A crater 4-feet-wide by 2-feet-deep was discovered on Thanksgiving weekend by Marine Bureau officers on the north side of Fox Island, which is part of New York's Suffolk County. People aboard a striped boat are possible suspects, as they were seen leaving the area at the time of the explosion.
While it is evident the device was intentionally detonated, it caused no harm. According to local police, the Federal Bureau of Investigation's (FBI) Joint Terrorism Task Force is involved with the ongoing investigation.
American Family News spoke to Gregory Shaffer, a retired Supervisory Special Agent of the FBI and former member of the agency's elite Hostage Rescue Team (HRT). According to Shaffer, it's not uncommon for the FBI to get involved in explosions like the one described.
Although legitimate fears of terrorism linger post-9/11, he expects the FBI to "discount" the threat of terrorism. "[While I don't discount] the fact that this could have possibly been a dry run for terrorism, I am more inclined to believe it was a bunch of guys having fun on a beach," he shares.
Shaffer suspects the use of Tannerite, a binary explosive consisting of two separate components, including an oxidizer like ammonium nitrate and a fuel for combustion. Enough of the substance can be used as a very powerful explosive, and can be purchased at nearly any sporting goods store, he says.
"[Tannerite] was designed for long-range target shooting, so a shooter doesn't have to have a spotter to determine if he hit the target or not," the former HRT member explains – adding that hitting a target equipped with Tannerite would result in a small explosion, thereby giving the shooter immediate feedback that is was a "good shot."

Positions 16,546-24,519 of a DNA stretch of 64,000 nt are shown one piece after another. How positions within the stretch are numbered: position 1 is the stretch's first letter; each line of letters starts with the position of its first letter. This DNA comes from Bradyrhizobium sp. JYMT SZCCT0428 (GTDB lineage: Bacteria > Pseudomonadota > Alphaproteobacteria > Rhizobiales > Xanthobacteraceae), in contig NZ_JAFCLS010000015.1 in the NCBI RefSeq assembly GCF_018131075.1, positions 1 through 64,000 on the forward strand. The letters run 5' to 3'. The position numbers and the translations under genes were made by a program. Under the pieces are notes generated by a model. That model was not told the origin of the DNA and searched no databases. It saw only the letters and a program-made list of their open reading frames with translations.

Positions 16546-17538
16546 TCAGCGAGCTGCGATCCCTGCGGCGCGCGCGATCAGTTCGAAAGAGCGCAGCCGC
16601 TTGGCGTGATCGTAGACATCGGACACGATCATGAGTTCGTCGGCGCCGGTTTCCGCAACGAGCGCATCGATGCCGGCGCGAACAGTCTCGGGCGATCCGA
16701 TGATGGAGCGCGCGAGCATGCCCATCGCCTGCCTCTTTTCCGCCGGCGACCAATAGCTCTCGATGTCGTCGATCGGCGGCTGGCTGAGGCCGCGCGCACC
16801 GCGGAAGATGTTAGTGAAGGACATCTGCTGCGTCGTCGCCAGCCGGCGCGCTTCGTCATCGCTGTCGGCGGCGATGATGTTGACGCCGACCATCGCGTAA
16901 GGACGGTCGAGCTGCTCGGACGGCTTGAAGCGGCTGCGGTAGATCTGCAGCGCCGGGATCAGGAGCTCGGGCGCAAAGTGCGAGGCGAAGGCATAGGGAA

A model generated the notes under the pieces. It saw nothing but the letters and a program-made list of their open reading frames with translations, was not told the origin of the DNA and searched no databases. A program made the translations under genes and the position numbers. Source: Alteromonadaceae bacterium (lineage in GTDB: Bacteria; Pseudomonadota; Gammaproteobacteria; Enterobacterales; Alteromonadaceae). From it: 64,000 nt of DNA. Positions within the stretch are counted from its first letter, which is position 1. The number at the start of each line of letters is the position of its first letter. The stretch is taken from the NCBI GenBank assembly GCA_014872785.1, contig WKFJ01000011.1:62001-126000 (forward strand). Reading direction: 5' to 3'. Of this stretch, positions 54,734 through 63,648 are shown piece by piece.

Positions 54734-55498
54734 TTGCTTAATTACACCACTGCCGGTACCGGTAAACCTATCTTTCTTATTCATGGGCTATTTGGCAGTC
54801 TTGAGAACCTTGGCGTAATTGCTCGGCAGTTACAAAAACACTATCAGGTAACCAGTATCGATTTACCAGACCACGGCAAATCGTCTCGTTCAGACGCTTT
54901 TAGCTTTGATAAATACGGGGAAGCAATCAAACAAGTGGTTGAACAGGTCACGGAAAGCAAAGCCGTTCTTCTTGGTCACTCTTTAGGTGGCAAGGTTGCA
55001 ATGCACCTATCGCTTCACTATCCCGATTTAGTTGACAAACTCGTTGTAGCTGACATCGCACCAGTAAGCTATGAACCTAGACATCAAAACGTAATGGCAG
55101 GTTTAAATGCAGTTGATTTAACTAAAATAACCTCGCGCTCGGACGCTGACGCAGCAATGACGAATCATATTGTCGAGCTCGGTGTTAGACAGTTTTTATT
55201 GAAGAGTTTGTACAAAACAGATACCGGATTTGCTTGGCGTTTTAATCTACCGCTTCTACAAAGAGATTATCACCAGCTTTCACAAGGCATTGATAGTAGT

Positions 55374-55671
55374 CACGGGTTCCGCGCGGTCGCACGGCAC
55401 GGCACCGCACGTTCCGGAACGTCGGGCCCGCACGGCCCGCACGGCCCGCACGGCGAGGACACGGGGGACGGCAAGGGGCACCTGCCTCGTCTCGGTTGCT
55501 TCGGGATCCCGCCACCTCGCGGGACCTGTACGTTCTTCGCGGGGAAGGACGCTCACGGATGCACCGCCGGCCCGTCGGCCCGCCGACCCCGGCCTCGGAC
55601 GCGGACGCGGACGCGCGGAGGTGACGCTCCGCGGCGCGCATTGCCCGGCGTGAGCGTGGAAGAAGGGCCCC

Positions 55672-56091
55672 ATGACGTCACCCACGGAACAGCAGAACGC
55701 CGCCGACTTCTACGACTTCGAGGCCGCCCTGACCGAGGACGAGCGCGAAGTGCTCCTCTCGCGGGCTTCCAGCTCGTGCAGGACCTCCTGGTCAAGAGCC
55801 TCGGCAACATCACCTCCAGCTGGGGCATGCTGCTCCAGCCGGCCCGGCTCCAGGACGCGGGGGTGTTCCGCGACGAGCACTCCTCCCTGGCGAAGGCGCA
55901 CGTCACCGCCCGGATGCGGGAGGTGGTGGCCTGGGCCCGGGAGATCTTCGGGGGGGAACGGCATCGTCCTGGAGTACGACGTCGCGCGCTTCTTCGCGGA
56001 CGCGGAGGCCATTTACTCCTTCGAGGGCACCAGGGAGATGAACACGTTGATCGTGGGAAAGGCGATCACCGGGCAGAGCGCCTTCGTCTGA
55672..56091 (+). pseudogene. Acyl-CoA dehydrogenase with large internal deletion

According to the former FBI agent, it's plausible that the boaters seen exiting the scene near the explosion were shooting at a target on the beach that was laden with a large amount of Tannerite. "It's readily available and it's pretty common," he admits.
Shaffer says the Bureau of Alcohol, Tobacco, Firearms and Explosives (ATF) and the FBI will take soil samples to determine the kind of explosive used to create the crater – whether it be Tannerite, dynamite, or another explosive substance.
All things considered, Shaffer indicates the "relatively small size" of the crater was produced by explosives that "probably would not kill a lot of people." He tells AFN that a device this size would have to be discharged in "a very crowded area" to have a substantial lethal effect.
"Explosions this size dissipate very quickly – and when this happens, it exponentially decreases the danger to others the further away [victims] get away from it," he explains. "However, if an explosive device is wrapped in nuts, bolts, nails, and screws, it becomes a shrapnel device – expanding the kill zone."
That construction design essentially would make the device a "very lethal" improvised explosive device (IED) that could "kill quite a few people," Shaffer warns.